Imagine sitting down to that first coffee in the morning. It’s a different feeling to when you smell a steak sizzle away on the barbeque or when you are seated amongst family for a traditional, Sunday roast. There’s no denying that certain foods and beverages can evoke different emotions, feelings and memories in people.

When we eat the sensations of both taste and touch are at work in our mouths. But did you know that they also interacting with smells? These scents are detected from both inside your mouth and also the ones that are external to your body. These signals about smell are then sent to your brain where they are conceptualised into spatial patterns, which ultimately influence what we know and perceive as flavour (a construct that experts now agree is about both taste and smell).

The Taste 101 Masterclass is one of many that are happening as part of Crave Sydney. During this interactive session the spotlight will be cast on flavour and the field of neurogastronomy, i.e. the science behind understanding how individuals experience flavour. It’s a relatively new area that can help explain individual food cravings and preferences (including the fact that most people eat and enjoy the food they grew up with) and even look at the control and regulation of our emotions.

The AU Review sat down with food writer and TV producer, Richard Cornish ahead of the class to learn more about this exciting, new field.

1. How did you first get involved in writing about food?

I was a TV producer dabbling in food writing. Then I realised that food – how it is grown, how it is made, how it is prepared and how it is eaten is a thing that effects us on a daily basis, it becomes the very material we are made of so therefore is perhaps the most important subject to write about. Do it well and do it seriously.

2. What was your first introduction to neurogastronomy? What made you decide to explore this field in more depth?

Neurogastronomy is a new field of exploring the mechanics and the neural pathways of how we taste food. It is a subject that we as humans have tried to explain as soon as we became sentient beings but until EMR (electromagnetic radiation) and gene technology came along we couldn’t understand how aroma molecules excite receptors in the human nose.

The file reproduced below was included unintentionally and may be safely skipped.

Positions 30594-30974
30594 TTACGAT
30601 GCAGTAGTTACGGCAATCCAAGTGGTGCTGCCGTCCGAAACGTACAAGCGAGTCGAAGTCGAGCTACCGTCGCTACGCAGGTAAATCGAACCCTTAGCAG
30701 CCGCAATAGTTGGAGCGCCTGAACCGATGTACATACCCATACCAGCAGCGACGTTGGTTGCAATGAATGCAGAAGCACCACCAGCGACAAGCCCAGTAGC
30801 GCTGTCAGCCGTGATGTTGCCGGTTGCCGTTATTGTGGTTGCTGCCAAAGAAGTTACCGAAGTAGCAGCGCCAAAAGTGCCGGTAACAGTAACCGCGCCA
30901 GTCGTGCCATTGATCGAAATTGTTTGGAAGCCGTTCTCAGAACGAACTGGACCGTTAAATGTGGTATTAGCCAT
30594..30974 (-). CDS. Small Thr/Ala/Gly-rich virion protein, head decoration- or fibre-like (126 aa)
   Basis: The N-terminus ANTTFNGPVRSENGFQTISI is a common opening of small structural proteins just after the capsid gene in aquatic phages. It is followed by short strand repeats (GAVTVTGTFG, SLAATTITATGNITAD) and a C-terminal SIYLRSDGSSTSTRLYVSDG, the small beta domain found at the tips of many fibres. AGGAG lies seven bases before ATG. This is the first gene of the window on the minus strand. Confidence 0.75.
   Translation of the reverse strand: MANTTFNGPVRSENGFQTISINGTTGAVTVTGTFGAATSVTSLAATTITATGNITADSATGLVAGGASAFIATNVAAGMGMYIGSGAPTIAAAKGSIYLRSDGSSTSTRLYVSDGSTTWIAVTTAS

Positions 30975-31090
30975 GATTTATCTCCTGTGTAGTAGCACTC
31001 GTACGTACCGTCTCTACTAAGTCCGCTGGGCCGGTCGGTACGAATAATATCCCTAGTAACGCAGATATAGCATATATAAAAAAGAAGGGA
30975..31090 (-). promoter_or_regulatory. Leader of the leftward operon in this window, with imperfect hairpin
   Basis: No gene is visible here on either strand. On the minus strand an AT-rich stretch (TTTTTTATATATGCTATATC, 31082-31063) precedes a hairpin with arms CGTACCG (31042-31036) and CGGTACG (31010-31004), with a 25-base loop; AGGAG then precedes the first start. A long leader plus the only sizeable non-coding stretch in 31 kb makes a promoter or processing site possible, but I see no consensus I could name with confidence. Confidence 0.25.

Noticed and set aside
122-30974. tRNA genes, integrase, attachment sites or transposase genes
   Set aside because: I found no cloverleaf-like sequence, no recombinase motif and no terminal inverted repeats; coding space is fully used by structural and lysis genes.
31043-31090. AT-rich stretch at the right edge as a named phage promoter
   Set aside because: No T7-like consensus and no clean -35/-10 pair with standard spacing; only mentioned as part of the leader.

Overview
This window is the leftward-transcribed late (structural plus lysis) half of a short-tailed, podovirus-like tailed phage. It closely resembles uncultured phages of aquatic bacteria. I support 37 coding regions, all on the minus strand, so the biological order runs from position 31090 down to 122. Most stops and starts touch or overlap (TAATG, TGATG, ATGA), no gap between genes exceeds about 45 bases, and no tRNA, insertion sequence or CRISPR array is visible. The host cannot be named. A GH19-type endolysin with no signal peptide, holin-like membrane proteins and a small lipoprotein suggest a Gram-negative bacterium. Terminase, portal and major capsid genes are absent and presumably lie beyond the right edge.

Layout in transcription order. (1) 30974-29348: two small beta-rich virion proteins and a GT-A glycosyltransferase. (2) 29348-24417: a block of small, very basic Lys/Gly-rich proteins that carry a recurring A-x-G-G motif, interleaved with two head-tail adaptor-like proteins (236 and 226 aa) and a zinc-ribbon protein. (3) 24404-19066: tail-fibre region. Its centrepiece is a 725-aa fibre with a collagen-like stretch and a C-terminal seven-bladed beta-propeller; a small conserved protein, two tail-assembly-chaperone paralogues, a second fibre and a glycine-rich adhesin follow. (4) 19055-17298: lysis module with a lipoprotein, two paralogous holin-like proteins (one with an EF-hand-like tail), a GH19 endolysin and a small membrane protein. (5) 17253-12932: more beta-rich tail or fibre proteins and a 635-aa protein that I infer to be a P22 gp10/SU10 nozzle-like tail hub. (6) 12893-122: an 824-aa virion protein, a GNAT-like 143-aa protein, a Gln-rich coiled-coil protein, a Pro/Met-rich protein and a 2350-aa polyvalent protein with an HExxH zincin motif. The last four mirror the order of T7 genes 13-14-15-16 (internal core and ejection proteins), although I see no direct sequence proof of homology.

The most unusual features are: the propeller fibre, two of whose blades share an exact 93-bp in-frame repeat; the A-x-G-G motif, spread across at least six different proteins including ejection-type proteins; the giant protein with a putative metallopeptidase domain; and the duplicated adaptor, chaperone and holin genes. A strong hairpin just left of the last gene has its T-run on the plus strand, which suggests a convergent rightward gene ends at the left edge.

3. What can people expect from your Taste 101 Masterclass in flavour?

Perhaps for the first time people will understand how their tongue, their mouth and nose combine to create the sensation we know as ‘flavour’. They can also expect to see a lot of olives, jamon (ham), cheese and dashi (Japanese cooking stock) and drink some pretty amazing wines that Max Allen (wine writer and Cornish’s co-lecturer for this class) has sourced.

4. How can neurogastronomy inform cooking processes?

Neurogastronomy (NG) is science behind the understanding of the way we experience flavour. (So it is not a type of food or cooking) The science does, however, inform the creation of foods in modern industrial food processes. Understanding NG helps chefs and cooks create better flavours. In fact some really great traditional recipes innately and tacitly understand NG – the Japanese are masters. Dashi is perhaps the best example. It is a multilayered umami experience!

5. Many foods evoke certain memories in people (e.g. Sunday roasts, treats on holidays or foods eaten at certain events and special occasions). Why is this so?

We store our understanding of flavours in our brains in an area very closely connected to memory and emotion. It is no wonder then that the smell of a Sunday Roast evokes not only the memory of say, Nana who first cooked it for you, but the feeling you have for her and also a lot of associated memories.

6. If you could sum up neurogastronomy in one sentence what would it be?

Neurogastronomy is a new field of exploring the mechanics and the neural pathways of how we taste food.

The Taste 101 – A Masterclass in Flavour will take place on October 23 and 24 as part of Crave Sydney. For more information or tickets please call 1300 264 547 or visit the Crave website at

Originally published on 19 October 2012 at the following website:

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